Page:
DENVER — When life feels stranger than fiction, Nicole Sullivan said she finds reading helps.
“Yeah, it kind of transports you into another world where maybe you can forget about what we’re going through right now for a little bit," Sullivan said.
The owner of BookBar in Denver recently finished her fourth book since the COVID-19 pandemic reached Colorado.
“All those books that I’ve been selling, I’ve actually got time to read some of them," she said.
The stories she reads offer an escape from the reality of a small business owner trying to make it through a pandemic.
“We applied for the emergency loan – the disaster loan and the PPP loan. We didn’t receive a thing," Sullivan said. “I’ve really largely given up on it.”
The Small Business Administration describes the Paycheck Protection Program (PPP) as a loan designed to provide a direct incentive for small businesses to keep their workers on the payroll. Under the program, the SBA will forgive loans if all employees are kept on the payroll for eight weeks and the money is used for payroll, rent, mortgage interest or utilities.
Sullivan said she managed to pay her staff of 15 through April, but she's not ready to reopen BookBar and welcome all of them back.
“It just makes me really nervous," she said. “Half of the store is an 1896 Victorian, so there’s a lot of small spaces that would be difficult to navigate.”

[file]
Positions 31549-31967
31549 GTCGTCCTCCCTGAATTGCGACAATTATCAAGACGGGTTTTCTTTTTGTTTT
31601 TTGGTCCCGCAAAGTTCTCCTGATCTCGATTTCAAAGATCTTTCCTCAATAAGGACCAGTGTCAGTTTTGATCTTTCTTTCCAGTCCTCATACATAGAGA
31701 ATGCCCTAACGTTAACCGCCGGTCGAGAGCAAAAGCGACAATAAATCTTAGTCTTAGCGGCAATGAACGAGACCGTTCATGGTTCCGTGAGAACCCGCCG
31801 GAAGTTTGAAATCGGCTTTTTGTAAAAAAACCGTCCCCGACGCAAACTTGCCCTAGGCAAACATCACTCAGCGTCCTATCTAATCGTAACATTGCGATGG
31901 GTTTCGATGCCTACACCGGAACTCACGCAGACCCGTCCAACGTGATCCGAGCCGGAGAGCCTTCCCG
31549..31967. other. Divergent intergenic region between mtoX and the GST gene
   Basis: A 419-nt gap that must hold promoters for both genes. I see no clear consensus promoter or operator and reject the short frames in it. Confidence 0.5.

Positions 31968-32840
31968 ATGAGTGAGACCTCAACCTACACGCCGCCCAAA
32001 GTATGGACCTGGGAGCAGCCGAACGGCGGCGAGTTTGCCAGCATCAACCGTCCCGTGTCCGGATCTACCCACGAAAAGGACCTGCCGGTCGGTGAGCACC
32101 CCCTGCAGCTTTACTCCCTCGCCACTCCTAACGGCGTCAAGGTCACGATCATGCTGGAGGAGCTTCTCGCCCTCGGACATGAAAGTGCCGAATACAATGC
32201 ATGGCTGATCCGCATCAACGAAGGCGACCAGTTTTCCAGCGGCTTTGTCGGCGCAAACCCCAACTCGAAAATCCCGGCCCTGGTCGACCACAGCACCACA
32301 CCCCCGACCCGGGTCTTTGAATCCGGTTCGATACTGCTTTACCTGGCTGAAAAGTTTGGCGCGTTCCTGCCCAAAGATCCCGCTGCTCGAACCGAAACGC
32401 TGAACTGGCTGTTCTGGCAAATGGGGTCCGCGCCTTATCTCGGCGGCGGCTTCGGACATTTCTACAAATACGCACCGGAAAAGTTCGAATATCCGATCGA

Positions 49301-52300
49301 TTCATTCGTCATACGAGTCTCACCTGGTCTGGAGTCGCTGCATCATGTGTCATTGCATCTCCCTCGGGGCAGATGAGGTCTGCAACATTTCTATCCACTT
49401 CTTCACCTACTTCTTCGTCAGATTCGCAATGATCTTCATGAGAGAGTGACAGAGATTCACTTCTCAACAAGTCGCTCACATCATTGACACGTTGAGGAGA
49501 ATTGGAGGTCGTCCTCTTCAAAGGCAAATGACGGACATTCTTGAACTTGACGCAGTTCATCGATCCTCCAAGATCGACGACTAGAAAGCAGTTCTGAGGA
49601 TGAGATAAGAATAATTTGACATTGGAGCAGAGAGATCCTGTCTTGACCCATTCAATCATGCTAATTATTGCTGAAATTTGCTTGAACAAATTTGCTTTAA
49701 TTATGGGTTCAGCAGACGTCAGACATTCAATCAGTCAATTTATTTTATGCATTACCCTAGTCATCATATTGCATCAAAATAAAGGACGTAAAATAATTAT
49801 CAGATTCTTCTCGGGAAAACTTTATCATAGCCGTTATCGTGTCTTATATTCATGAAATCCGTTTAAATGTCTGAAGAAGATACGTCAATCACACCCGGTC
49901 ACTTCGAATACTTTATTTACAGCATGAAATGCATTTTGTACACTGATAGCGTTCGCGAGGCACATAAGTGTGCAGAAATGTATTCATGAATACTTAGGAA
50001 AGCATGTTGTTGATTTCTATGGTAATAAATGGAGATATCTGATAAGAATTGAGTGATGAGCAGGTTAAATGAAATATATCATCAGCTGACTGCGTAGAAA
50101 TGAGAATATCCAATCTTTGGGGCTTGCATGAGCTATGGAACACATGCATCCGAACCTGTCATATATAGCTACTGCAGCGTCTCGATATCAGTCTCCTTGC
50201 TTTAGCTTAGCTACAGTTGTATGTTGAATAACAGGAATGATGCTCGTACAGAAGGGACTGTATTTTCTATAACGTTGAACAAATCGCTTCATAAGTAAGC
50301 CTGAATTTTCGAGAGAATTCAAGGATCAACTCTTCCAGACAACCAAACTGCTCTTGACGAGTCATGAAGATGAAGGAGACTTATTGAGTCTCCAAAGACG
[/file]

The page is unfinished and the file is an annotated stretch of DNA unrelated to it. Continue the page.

While the city and state allow businesses like hers to reopen their doors, Sullivan said she plans to wait.
“I don’t want a scenario where we open and then we have to close back down," she said. "I would rather go into this being much conservative than leaping right back in.”
For now, Sullivan said she is convinced half of her employees are better off on furlough.
"With the government funding of that extra $600 a week, they stand to actually make more money on unemployment than if they were to come back to work,” she said.
Small business owners across the city are dealing with the same dilemma.
“You know, I’m a mom and I feel very sort of motherly towards my staff, so it’s painful to just kind of cut them loose, I guess, even if it is temporary," Sullivan said.
"Temporary" will last at least through May, though Sullivan said she plans to bring back all of her employees.
Sullivan's bookshop and wine bar has relied on online sales for the past couple months. On Wednesday, the shop plans to open curbside delivery for prepaid book orders.
Five of 15 employees are currently working at BookBar. Sullivan said the employees on furlough volunteered to do so, and she hadn't yet heard of any issues they've had filing for unemployment.
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